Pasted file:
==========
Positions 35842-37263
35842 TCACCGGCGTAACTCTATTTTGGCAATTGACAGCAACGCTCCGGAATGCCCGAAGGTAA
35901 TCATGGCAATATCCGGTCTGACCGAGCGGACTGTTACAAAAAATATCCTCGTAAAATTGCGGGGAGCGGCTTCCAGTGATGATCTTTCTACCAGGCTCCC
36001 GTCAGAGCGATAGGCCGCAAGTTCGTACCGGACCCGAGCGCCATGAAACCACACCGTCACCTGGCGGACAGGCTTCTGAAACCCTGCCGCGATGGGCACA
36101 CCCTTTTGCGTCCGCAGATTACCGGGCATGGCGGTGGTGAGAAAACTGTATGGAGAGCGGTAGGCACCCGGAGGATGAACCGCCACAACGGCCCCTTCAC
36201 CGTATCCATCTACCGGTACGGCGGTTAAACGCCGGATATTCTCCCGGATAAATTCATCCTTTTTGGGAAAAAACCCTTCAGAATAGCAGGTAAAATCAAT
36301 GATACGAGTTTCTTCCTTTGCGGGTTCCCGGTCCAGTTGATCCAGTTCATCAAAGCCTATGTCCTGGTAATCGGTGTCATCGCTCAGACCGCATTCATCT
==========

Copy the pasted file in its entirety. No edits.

Positions 35842-37263
35842 TCACCGGCGTAACTCTATTTTGGCAATTGACAGCAACGCTCCGGAATGCCCGAAGGTAA
35901 TCATGGCAATATCCGGTCTGACCGAGCGGACTGTTACAAAAAATATCCTCGTAAAATTGCGGGGAGCGGCTTCCAGTGATGATCTTTCTACCAGGCTCCC
36001 GTCAGAGCGATAGGCCGCAAGTTCGTACCGGACCCGAGCGCCATGAAACCACACCGTCACCTGGCGGACAGGCTTCTGAAACCCTGCCGCGATGGGCACA
36101 CCCTTTTGCGTCCGCAGATTACCGGGCATGGCGGTGGTGAGAAAACTGTATGGAGAGCGGTAGGCACCCGGAGGATGAACCGCCACAACGGCCCCTTCAC
36201 CGTATCCATCTACCGGTACGGCGGTTAAACGCCGGATATTCTCCCGGATAAATTCATCCTTTTTGGGAAAAAACCCTTCAGAATAGCAGGTAAAATCAAT
36301 GATACGAGTTTCTTCCTTTGCGGGTTCCCGGTCCAGTTGATCCAGTTCATCAAAGCCTATGTCCTGGTAATCGGTGTCATCGCTCAGACCGCATTCATCT